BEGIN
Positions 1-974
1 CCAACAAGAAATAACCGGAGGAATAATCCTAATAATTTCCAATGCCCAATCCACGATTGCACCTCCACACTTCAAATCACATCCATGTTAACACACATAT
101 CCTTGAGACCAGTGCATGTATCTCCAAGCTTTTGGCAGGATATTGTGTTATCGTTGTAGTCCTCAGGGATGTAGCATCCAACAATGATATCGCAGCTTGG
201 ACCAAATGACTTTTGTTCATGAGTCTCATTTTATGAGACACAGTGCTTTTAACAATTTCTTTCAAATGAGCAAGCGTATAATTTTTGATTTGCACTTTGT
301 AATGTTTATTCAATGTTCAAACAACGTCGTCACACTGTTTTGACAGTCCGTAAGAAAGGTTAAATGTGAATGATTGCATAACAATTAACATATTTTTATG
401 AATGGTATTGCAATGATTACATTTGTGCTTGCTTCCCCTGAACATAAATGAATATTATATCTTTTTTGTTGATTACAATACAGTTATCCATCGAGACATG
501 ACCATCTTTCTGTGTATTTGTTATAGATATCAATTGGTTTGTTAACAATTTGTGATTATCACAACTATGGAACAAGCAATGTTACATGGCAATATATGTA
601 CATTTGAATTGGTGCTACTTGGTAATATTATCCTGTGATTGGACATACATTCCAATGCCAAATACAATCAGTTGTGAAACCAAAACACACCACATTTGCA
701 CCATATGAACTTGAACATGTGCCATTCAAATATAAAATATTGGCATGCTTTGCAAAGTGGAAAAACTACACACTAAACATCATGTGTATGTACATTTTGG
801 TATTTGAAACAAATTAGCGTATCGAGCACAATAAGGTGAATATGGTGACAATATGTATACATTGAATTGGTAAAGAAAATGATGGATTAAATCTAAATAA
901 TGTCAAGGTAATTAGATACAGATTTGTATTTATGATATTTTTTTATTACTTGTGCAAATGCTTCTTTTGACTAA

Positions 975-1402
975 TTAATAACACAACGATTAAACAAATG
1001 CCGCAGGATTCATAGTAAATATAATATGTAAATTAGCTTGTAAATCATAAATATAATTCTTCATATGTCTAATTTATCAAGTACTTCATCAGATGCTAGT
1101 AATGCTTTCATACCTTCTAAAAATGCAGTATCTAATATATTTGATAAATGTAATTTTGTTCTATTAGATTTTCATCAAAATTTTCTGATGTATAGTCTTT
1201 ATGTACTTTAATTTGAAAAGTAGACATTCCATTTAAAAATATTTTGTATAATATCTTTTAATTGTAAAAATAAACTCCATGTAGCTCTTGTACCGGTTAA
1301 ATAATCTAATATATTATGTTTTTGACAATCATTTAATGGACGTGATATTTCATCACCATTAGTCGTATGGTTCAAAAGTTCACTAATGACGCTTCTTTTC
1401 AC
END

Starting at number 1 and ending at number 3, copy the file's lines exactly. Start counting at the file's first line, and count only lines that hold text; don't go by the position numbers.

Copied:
Positions 1-974
1 CCAACAAGAAATAACCGGAGGAATAATCCTAATAATTTCCAATGCCCAATCCACGATTGCACCTCCACACTTCAAATCACATCCATGTTAACACACATAT
101 CCTTGAGACCAGTGCATGTATCTCCAAGCTTTTGGCAGGATATTGTGTTATCGTTGTAGTCCTCAGGGATGTAGCATCCAACAATGATATCGCAGCTTGG